January 29, 2018 | Author: Anonymous | Category: Science, Health Science, Immunology
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Cirrhosis is a condition in which the liver slowly deteriorates and malfunctions due to chronic injury. Scar tissue replaces healthy liver tissue, partially blocking the flow of blood through the liver. Scarring also impairs the liver’s ability to: 1-control infections  2-remove bacteria and toxins from the blood  3-prosecc nutrients, hormones, and drugs  4- make proteins that regulate blood clotting  5-produce bile to help absorb fats—including cholesterol— and fat-soluble vitamins

A healthy liver is able to regenerate most of its own cells  when they become damaged. With end-stage cirrhosis, the liver can no longer effectively replace damaged cells. A .healthy liver is necessary for survival

Definition: Cirrhosis results from the necrosisof liver cells followed by fibrosis and nodule formation the liver architecture is diffusely abnormal and this interferes with liver blood flow and function: 1-Portal hypertension 2 - impaird liver function

Causes of cirrhosis 1- HepatitisB & Hepatitis C  2- Cystic fibrosis  3-Fat that accumulates in the  liver (nonalcoholic fatty liver disease) 4-Hardening and scarring of the bile ducts (primary sclerosing cholangitis) 5- Inability to process sugars in milk (galactosemia) 6-Too much copper accumulated in the liver (Wilson's disease)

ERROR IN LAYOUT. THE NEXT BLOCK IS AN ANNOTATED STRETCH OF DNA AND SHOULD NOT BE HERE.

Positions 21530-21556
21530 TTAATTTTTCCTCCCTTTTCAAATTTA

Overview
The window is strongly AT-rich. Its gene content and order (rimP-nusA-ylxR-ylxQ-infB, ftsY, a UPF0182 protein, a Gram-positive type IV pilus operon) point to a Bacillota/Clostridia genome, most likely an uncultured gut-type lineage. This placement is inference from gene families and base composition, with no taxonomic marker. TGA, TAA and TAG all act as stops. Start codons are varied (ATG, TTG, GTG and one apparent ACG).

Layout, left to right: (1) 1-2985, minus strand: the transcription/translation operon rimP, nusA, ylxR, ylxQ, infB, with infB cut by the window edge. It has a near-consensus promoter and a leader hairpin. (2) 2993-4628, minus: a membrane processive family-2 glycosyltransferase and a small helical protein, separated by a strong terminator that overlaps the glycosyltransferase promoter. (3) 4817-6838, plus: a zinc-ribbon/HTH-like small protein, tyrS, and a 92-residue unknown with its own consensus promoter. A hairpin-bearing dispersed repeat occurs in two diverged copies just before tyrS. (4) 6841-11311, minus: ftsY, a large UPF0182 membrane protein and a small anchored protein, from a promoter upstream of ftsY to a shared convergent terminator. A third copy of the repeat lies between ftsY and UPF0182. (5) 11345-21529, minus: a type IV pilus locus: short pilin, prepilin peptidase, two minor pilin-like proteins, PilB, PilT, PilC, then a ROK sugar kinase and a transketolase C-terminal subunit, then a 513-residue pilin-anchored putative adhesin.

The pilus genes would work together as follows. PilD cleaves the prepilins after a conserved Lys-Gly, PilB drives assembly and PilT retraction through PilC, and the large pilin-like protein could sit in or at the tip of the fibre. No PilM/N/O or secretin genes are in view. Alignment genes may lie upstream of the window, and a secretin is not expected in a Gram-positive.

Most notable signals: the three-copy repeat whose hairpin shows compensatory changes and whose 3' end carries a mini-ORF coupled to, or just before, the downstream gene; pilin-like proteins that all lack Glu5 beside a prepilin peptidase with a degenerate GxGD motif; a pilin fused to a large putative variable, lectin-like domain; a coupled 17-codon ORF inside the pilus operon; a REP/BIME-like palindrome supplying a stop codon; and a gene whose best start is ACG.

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7 -Liver disease caused by your body's immune system (autoimmune hepatitis) 8-Poorly formed bile ducts in  babies (biliary atresia) 9- Iron build up in the body  (hemochromatosis) 10-Destruction of the bile ducts (primary biliary cirrhosis) ohol .1

11-Budd-Chiari syndrome  12-Veno-occlusive disease  13-Drugs (methotrexate)  14-α1-Antitrypsin deficiency  15-Hepatic venous congesion  16-Idiopathic (cryptogenic)  17-Alcohol  18-Other viruses 

Pathogenesis : Chronic injury to the

liver results in inflammation, necrosis and, eventually, fibrosis. Fibrosis is initiated by activation of the stellate cells.Kupffer cells, damaged hepatocytes and activated also platelets are probably involved. Stellate cells are activated by many cytokines and their receptors, reactive oxygen signals. In the early stage of activation the stellate cells become swollen and lose retinoids with upregulation of receptors for proliferative and fibrogenic cytokines, such as platelet-derived growth factor (PDGF), and transforming growth factor β1 (TGFβ1). TGF-β1 is the most potent fibrogenic mediator identified.

Inflammatory cells contribute to fibrosis  via cytokine secretion, in the space of Disse, the normal matrix is replaced by collagens, predominantly types 1 and 3, and fibronectin. Subendothelial fibrosis leads to loss of the endothelial fenestrations (ports), and this impairs liver function. Collagenases (matrix metalloproteinases, MMPs) are able to degrade this collagen but are inhibited by tissue inhibitors of metalloproteinases (TIMPs), which are increased in human liver fibrosis. There is accumulating evidence that in the early stages liver fibrosis is reversible, particularly when inflammation is reduced, e.g. by suppressing or eliminating viruses.

Pathology:The characteristic features